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Today marks the centennial of the sinking of the Lusitania, usually acknowledged as the first step towards the United States’ entry into World War I. The Lusitania was torpedoed by a German U-boat off the coast of Ireland on 7 May 1915, causing the deaths of 1,198 passengers and crew. The death toll included 128 Americans, sparking outrage throughout the nation.

One of the survivors was Richmond native Charles Hill, who was 38 at the time of the sinking. Hill, who worked for the British-American Tobacco Company, had been living in England with his family for almost 15 years. He returned periodically to Richmond to visit his father, C. Emmett Hill. In April, Hill, his wife Eva, and their children returned to the U.S. for the sake of her health, travelling on the Lusitania. On 1 May, Hill re-boarded the Lusitania in New York, bound for Liverpool with almost 2,000 other passengers and crew members.

Hill was on the starboard promenade deck of the Lusitania when it was struck, and saw both the periscope of German submarine U-20 and the wake of the torpedo. After rushing below decks in an unsuccessful attempt to find several friends, Hill returned deck and made it into lifeboat number 14, which over the course of the afternoon capsized six times. Hill clung to the lifeboat with several other passengers and was eventually picked up by the Indian Empire. Upon arrival in Queenstown, Hill immediately sent a telegram to his company and informed his family of his survival. Hill’s status as a Lusitania passenger and the notice of his survival were both featured in the coverage of the disaster in the Richmond Times-Dispatch. The May 8 edition, under a large headline noting that less than 600 passengers and crew were accounted for, observed the similarity of news-seeking crowds in the city to those of the “horror-filled days” following the sinking of the Titanic barely three years earlier.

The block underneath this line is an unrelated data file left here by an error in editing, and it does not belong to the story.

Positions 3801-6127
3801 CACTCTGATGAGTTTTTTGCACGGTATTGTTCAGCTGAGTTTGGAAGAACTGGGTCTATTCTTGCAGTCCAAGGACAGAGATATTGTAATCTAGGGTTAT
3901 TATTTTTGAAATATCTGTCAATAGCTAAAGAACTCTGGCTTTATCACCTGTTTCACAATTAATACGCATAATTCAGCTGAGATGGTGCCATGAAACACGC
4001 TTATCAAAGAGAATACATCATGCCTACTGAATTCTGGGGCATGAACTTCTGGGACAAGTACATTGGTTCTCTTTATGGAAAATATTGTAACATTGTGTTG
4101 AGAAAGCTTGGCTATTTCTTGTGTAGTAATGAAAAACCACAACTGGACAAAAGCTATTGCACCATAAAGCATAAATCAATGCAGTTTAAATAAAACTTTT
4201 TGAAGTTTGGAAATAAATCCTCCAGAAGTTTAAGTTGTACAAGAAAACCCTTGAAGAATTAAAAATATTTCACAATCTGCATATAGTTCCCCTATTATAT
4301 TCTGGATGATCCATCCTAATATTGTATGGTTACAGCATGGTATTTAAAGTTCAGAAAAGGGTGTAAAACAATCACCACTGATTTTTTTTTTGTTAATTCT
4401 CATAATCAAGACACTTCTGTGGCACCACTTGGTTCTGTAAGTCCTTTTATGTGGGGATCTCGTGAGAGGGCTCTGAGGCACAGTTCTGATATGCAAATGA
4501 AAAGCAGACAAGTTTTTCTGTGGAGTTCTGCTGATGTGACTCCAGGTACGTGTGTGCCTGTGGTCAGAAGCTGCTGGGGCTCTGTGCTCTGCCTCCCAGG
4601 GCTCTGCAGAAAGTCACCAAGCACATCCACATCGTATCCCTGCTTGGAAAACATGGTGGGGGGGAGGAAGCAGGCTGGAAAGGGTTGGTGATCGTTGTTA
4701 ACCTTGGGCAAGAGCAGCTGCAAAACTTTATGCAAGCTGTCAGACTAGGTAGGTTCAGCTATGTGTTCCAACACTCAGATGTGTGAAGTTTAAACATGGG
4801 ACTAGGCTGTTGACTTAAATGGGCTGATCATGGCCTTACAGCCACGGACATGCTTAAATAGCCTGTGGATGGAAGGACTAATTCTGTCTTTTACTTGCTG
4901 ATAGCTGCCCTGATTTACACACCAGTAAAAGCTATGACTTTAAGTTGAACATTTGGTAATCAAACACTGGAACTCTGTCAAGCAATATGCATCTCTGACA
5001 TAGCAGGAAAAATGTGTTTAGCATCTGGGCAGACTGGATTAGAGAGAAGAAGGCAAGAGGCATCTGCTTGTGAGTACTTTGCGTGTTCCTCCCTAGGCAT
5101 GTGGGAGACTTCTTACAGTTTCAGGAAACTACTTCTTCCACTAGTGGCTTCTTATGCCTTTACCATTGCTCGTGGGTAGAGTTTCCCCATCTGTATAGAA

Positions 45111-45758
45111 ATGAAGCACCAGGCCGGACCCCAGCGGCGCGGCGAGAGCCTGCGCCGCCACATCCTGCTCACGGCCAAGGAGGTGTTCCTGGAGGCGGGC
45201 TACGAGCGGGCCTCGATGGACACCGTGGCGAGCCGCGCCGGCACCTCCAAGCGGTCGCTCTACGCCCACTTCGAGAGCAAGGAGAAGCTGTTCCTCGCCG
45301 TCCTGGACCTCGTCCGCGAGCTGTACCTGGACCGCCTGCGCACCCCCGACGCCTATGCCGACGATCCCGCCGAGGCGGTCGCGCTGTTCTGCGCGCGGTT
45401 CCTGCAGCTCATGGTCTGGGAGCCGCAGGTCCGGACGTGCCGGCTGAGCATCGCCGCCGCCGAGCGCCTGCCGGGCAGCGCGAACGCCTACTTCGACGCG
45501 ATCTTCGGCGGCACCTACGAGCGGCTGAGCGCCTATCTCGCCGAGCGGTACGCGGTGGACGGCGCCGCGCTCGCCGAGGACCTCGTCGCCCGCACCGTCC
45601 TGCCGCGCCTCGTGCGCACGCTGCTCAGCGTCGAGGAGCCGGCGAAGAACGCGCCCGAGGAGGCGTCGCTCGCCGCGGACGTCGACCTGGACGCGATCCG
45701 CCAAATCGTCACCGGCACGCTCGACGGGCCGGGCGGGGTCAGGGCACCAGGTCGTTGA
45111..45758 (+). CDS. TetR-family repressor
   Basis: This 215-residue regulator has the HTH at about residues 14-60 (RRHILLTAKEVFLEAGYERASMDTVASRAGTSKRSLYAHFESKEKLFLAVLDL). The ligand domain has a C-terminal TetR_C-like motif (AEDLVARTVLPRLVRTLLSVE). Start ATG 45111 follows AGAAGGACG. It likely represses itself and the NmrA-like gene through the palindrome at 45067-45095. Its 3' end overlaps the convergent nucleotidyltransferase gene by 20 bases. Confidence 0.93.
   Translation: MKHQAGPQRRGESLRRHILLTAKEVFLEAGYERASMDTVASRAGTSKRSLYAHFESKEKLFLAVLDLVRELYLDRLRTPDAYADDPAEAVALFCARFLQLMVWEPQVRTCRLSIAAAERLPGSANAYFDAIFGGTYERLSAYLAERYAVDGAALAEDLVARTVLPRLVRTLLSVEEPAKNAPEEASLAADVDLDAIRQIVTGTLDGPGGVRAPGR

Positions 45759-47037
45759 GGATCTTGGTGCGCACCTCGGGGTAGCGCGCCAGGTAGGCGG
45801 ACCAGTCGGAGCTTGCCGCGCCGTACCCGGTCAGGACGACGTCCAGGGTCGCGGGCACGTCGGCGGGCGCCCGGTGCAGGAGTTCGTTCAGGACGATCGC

Some notables among the 1,198 victims included Alfred G. Vanderbilt, prominent theatre producer Charles Frohman, writer Elbert Hubbard and his wife, playwright Charles Klein, and Irish art collector Sir Hugh Lane. The ship also contained $2 million in various metals, $2 million in jewelry and other valuables, $5 million in negotiable and unregistered securities, and $5 million in other cargo.

While the sinking of the Lusitania is usually remembered as a cause of America’s entry into World War I, almost two years would pass between the sinking of the ship and Woodrow Wilson’s declaration of war on 6 April 1917. In those years, Germany’s resumption of unrestricted submarine warfare and the notorious Zimmermann Telegram caused relations between Germany and the United States to deteriorate, until the United States finally made their entry into the “war to end all wars.”

In the years following World War I, the Lusitania was featured in Richmond newspapers again as they reported attempts to raise or to explore the wreckage of the great ship. Long after its momentous sinking, the Lusitania continued to captivate the public imagination.

-Claire Radcliffe, State Records Archivist

Claire Radcliffe

Former State Records Archivist

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